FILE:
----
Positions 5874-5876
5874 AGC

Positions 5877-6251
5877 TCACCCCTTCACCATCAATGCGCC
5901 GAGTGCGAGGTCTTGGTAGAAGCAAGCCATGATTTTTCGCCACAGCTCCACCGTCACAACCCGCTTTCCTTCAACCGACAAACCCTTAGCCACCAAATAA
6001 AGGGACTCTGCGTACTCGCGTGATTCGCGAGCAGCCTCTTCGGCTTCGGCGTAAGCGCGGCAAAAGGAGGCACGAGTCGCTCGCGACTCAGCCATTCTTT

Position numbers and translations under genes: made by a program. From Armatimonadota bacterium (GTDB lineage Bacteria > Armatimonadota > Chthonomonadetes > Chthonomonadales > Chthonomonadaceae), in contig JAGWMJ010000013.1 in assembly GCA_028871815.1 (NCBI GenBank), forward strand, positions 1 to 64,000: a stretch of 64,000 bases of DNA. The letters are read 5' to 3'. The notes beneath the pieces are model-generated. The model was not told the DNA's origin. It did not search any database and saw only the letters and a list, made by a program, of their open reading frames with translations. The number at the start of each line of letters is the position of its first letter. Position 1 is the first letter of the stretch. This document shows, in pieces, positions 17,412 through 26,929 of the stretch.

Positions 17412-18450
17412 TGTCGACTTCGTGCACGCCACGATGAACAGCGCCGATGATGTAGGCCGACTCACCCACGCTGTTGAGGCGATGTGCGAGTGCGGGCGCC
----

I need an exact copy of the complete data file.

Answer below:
Positions 5874-5876
5874 AGC

Positions 5877-6251
5877 TCACCCCTTCACCATCAATGCGCC
5901 GAGTGCGAGGTCTTGGTAGAAGCAAGCCATGATTTTTCGCCACAGCTCCACCGTCACAACCCGCTTTCCTTCAACCGACAAACCCTTAGCCACCAAATAA
6001 AGGGACTCTGCGTACTCGCGTGATTCGCGAGCAGCCTCTTCGGCTTCGGCGTAAGCGCGGCAAAAGGAGGCACGAGTCGCTCGCGACTCAGCCATTCTTT

Position numbers and translations under genes: made by a program. From Armatimonadota bacterium (GTDB lineage Bacteria > Armatimonadota > Chthonomonadetes > Chthonomonadales > Chthonomonadaceae), in contig JAGWMJ010000013.1 in assembly GCA_028871815.1 (NCBI GenBank), forward strand, positions 1 to 64,000: a stretch of 64,000 bases of DNA. The letters are read 5' to 3'. The notes beneath the pieces are model-generated. The model was not told the DNA's origin. It did not search any database and saw only the letters and a list, made by a program, of their open reading frames with translations. The number at the start of each line of letters is the position of its first letter. Position 1 is the first letter of the stretch. This document shows, in pieces, positions 17,412 through 26,929 of the stretch.

Positions 17412-18450
17412 TGTCGACTTCGTGCACGCCACGATGAACAGCGCCGATGATGTAGGCCGACTCACCCACGCTGTTGAGGCGATGTGCGAGTGCGGGCGCC